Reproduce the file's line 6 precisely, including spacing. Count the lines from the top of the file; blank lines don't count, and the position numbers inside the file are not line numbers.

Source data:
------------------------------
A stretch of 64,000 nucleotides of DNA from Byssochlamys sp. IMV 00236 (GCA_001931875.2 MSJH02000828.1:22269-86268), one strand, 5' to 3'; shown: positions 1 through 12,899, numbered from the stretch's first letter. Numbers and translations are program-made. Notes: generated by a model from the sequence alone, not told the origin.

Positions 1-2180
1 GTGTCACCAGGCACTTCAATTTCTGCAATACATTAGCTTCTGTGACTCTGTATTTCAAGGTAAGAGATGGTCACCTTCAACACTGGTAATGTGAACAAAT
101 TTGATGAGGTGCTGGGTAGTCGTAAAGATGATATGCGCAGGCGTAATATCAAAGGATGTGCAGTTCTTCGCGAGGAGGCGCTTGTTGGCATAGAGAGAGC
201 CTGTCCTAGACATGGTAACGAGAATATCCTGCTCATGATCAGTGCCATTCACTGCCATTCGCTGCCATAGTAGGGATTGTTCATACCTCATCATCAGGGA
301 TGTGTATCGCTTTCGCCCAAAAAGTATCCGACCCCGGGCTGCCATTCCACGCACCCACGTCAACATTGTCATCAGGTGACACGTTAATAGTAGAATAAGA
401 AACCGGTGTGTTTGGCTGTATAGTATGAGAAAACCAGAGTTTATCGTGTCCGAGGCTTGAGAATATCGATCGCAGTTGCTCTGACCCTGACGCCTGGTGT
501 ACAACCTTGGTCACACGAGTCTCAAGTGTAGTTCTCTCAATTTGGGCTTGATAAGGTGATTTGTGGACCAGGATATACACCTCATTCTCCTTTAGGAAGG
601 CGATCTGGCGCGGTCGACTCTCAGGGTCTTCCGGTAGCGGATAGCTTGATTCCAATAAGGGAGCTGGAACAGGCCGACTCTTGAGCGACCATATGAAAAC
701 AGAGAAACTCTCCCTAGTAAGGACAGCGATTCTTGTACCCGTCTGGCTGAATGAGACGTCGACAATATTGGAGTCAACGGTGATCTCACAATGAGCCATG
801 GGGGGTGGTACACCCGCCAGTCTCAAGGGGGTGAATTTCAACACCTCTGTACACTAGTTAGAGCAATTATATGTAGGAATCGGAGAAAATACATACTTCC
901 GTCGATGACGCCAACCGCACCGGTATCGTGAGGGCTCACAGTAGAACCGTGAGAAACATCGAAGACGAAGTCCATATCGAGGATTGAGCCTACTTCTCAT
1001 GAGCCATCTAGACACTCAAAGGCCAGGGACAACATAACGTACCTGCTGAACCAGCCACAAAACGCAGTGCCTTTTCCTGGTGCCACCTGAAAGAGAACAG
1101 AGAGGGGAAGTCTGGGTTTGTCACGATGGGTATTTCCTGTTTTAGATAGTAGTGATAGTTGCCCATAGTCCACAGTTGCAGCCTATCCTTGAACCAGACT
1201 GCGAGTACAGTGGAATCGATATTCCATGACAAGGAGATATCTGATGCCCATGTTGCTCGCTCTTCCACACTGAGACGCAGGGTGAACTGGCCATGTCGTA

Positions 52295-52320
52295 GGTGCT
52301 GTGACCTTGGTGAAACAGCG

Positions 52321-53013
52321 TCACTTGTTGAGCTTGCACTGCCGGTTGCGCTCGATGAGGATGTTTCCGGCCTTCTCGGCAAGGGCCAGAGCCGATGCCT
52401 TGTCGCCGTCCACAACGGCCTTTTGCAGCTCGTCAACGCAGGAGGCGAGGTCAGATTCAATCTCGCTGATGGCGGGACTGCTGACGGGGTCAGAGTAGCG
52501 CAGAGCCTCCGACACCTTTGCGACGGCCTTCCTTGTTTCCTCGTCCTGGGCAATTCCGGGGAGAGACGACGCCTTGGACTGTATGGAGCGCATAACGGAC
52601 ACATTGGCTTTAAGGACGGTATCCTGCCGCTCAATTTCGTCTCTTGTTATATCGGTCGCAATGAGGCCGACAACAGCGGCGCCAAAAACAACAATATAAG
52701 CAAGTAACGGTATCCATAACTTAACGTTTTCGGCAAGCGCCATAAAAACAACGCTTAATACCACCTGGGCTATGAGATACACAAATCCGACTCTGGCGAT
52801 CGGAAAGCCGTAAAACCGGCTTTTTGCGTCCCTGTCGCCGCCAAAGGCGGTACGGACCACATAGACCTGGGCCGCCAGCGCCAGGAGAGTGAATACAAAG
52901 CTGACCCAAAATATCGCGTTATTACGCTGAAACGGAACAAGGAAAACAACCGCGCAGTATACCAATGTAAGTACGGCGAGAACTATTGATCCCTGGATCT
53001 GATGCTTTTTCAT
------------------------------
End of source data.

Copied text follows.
301 TGTGTATCGCTTTCGCCCAAAAAGTATCCGACCCCGGGCTGCCATTCCACGCACCCACGTCAACATTGTCATCAGGTGACACGTTAATAGTAGAATAAGA